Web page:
Los Angeles Rings in the Chinese New Year

Thousands of pieces of pastel confetti and empty firecrackers lay strewn in the streets of Chinatown this weekend. February 20-21 was the Chinese Chamber of Commerce's 111th Golden Dragon Parade and Lunar New Year Festival. Even after 100 years, the event still remains popular. The Chamber estimated that over 100,000 onlookers and participants filled the streets.

"Having this many people is a blessing," said Andy Chang, the MC for the day. He said that the turnout was good despite the rain.

The Year of the Tiger gave way to many tiger-themed activities and performances. There were dancers in tiger costumes and a tiger statue accompanied by Miss Taiwanese-American on a parade float.

The Golden Parade wove its way up and down Broadway and Hill Street. The San Gabriel Valley Cultural Association performed the lion and dragon dance for which the group is famous. Joining them in the parade were the Shao Lin Temple Kung Fu School members demonstrating stylized choreography, sword work and martial arts.

The parade draws thousands of community members each year. This year, attendees included Los Angeles Sheriff Lee Baca and Mayor Antonio Villaraigosa, who promoted the weekend's festivities.

"It's good to have everyone come together from the community," said Van Duong of the UCLA Vietnamese Student Union.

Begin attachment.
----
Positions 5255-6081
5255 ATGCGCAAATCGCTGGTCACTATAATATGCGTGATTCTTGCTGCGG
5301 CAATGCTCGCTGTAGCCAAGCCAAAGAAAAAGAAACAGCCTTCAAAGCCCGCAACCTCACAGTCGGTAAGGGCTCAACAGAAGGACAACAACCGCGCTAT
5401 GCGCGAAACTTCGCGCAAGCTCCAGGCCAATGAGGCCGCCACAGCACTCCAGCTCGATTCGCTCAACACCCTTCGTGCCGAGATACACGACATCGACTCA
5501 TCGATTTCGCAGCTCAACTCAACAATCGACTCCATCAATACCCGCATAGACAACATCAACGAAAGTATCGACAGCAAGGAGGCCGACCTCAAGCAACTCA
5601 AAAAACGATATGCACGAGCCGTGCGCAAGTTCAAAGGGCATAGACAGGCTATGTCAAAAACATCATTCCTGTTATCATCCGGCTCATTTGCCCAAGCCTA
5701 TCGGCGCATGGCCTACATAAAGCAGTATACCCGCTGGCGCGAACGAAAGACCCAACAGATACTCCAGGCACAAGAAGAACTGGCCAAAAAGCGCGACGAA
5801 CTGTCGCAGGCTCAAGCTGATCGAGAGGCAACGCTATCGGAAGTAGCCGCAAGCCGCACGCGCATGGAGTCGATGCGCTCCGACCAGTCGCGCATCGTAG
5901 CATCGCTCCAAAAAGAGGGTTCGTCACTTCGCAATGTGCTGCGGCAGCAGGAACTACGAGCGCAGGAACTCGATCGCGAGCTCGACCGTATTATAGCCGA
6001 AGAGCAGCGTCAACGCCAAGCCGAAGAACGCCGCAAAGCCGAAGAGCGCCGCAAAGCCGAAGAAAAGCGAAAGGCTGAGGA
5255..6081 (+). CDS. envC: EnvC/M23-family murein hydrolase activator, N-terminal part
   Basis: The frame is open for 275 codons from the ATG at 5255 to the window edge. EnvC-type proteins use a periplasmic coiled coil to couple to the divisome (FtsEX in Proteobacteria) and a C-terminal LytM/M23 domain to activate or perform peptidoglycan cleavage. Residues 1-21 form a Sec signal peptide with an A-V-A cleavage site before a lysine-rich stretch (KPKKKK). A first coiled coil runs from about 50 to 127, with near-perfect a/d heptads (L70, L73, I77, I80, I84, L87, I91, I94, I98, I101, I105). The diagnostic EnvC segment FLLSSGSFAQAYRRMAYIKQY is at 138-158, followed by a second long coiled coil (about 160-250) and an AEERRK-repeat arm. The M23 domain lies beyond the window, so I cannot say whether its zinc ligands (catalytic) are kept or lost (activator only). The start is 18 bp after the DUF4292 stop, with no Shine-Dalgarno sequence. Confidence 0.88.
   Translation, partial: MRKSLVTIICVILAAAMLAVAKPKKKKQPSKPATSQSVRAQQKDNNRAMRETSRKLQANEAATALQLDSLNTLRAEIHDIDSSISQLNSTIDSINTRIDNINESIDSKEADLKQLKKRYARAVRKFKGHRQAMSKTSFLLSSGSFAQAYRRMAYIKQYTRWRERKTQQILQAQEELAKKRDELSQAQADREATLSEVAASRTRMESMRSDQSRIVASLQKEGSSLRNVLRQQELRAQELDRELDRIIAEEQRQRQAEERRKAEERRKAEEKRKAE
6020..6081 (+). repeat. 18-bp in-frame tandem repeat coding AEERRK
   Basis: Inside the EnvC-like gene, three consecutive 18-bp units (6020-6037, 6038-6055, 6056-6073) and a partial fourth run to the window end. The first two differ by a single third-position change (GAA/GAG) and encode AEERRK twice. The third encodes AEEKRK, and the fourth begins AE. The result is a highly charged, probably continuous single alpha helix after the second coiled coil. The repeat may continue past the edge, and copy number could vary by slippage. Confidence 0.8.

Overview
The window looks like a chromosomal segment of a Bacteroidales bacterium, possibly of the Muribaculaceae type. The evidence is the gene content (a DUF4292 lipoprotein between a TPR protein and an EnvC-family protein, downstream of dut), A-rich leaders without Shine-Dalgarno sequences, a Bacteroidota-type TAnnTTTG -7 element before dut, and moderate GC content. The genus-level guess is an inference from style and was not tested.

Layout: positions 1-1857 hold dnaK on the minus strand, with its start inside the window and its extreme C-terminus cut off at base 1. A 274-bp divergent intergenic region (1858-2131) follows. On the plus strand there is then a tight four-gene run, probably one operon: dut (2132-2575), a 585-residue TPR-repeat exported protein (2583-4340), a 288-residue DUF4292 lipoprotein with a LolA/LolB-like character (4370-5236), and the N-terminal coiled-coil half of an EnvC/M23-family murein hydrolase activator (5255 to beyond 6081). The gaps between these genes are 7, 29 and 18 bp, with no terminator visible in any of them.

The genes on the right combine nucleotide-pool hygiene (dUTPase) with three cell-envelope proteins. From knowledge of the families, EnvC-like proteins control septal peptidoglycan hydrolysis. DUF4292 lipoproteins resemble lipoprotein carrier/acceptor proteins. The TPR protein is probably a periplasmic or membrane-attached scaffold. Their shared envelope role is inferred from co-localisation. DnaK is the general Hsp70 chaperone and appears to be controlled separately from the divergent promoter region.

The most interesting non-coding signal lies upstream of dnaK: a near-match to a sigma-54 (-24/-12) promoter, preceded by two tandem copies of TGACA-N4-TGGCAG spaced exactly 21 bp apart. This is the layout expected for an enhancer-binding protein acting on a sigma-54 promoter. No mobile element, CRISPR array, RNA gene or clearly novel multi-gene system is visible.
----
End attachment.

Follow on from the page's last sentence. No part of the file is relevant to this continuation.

Sunday morning kicked off the second day of the weekend's celebration, hosting vendors and performances in the parking lot at the corner of Broadway and Caesar Chavez Avenue.

The main event stage featured a Chinese youth chorus and college students doing traditional fan dancing. The weekend meant that many different groups within the Asian community were able to educate others about their culture.

"It helps everyone, even if they don't know a lot about [Chinese New Year], take a glimpse into what Asian culture is like," said Nicki Ung of the Chinese American Citizens Alliance.

Chang said that events like this one are important and should be kept running for as long as possible because it fosters a growing awareness of Asian American culture. "We're building a bridge between Asian and American culture," said Chang. "It's not done in one day but I think we're doing a good job here today."

Although this festival has ended, there are still more festivities to come.

On Saturday, Feb. 27 and Sunday, Feb. 28 Chinatown will continue their celebration of the New Year with the 32nd annual Firecracker Run, inviting families to partake in the country's largest New Year's running event.

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